In that scenario, you can rule out distance shooting -- your longest shot is the depth of your biggest room. And fast target acquisition is important, but even if you live alone and don't have a dog, your top priority is target identification, not getting off a quick shot. That's a good way to kill your drunk girlfriend who stumbled into your house. Or your dog, who probably deserves it for knocking over the fish tank.

Your real priorities are (1) your ability to make the gun operational (getting it out of a locked drawer, loading it, etc), (2) target identification, and (3) the reliability and consistency of the gun if you have to pull the trigger. #1 and #2 are not gun-specific in this scenario; they're issues of training for a high-stress situation. #3 is the issue here.

So, does having a red dot sight on your nightstand gun make it more or less reliable and consistent? Well, it's battery operated, so that's one potential point of failure. Subtract a point for reliability (yes, it's unlikely, but the entire scenario is unlikely). But they're illuminated, and if you've practiced with a red dot sight in the dark, it could make you more consistent.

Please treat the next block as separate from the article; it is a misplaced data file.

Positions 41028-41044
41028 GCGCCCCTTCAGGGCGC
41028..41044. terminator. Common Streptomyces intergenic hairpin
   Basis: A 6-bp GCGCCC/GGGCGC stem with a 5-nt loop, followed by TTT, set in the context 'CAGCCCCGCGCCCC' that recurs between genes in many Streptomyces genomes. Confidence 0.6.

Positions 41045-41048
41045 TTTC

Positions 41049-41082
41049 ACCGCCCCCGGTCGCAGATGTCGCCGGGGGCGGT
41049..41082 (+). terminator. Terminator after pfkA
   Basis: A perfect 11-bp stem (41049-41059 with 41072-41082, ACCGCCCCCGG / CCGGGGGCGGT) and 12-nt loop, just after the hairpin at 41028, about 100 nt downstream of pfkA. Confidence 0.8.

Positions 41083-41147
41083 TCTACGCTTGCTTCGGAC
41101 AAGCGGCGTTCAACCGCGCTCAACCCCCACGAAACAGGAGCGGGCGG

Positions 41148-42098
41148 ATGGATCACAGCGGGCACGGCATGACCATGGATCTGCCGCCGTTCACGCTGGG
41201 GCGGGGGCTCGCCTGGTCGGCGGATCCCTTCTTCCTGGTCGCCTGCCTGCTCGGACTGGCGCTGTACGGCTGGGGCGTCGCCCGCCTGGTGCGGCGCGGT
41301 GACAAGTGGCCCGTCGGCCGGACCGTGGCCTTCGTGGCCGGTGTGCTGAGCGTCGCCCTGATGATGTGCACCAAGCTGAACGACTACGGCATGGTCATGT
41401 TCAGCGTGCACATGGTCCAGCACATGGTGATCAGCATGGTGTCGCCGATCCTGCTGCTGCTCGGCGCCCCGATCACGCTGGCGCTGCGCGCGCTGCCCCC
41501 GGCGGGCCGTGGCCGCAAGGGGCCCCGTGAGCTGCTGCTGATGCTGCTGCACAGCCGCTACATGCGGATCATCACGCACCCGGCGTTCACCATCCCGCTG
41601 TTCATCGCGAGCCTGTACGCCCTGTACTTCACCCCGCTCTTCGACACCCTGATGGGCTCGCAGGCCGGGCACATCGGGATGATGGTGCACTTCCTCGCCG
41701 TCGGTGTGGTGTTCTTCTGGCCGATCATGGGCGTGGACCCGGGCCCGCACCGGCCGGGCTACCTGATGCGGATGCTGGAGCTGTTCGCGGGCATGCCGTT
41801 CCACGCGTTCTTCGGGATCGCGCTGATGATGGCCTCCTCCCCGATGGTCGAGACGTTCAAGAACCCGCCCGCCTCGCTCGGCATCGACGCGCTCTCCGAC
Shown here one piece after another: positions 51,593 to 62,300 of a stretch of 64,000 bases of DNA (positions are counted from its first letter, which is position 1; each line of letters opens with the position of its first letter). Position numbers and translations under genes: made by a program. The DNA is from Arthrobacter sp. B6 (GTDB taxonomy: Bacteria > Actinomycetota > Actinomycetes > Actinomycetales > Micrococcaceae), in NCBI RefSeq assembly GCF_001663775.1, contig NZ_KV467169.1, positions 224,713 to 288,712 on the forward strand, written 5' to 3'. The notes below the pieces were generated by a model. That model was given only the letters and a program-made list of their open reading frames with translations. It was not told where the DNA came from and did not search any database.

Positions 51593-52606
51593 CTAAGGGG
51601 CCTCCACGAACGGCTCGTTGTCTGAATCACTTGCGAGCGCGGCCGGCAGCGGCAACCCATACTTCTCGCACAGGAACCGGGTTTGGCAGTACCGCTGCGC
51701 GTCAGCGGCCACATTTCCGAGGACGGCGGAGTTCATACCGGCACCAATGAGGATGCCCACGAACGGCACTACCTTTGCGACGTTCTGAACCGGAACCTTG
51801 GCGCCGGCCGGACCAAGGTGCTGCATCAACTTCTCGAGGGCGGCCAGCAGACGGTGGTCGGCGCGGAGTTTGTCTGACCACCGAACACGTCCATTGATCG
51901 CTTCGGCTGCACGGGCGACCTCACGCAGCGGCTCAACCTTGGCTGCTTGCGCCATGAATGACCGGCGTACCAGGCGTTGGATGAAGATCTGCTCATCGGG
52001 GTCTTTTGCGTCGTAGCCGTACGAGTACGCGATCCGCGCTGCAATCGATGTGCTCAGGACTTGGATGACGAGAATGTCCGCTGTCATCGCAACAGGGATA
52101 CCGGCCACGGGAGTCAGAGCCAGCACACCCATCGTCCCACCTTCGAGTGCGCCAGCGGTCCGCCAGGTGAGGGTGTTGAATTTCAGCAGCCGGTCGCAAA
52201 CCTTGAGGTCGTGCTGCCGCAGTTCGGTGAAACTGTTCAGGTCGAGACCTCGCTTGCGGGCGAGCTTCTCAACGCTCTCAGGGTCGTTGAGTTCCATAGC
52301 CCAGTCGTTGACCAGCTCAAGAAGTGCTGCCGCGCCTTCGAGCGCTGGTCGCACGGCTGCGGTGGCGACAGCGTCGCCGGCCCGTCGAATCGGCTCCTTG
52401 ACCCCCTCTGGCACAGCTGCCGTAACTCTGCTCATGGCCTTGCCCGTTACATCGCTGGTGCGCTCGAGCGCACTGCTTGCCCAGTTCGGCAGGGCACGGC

I'd conclude that it's a wash: red dot sights offer no advantage for a nightstand gun.

So it comes down to familiarity: If you train with them, then you should have them on your nightstand gun. If you don't, you definitely don't want them on your nightstand gun.
 

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My carry and bedside gun have red dots and lights. I’d rather have it and not need it I suppose than the other way around. The light would be more useful in a home invasion. 1000 lumens in the eyes should buy a second or two, and every one matters..
 

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I have found the proper dot brightness setting to be brighter than expected. This helps with a hand held light was well as when shooting from a poorly lit area into a well lit area with white back ground and targets.

I wish every one would train more. Low light, bright light, judgment shoots , force on force all change the way you look at carry gear and home defense tools.

Ive seen many many times in low light people missing left or right as the moved across the range and the available light changed what side of front sight was more illuminated. Three dot night sights also have issues in very low light as the dots are alot farther apart then what most are used to when shooting the same gun and the front post and rear notch are more visible.

Train in as many lighting, sound, light, flooring ,changing targets , swinging targets , and options as possible. Static range shooting is easy. One handed low light shooting of a swinging targets behind a no shoot through a door way starts to change things up a bit.
 

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I suggest the OP buy one of each and makeup his own mind, which will happen anyway.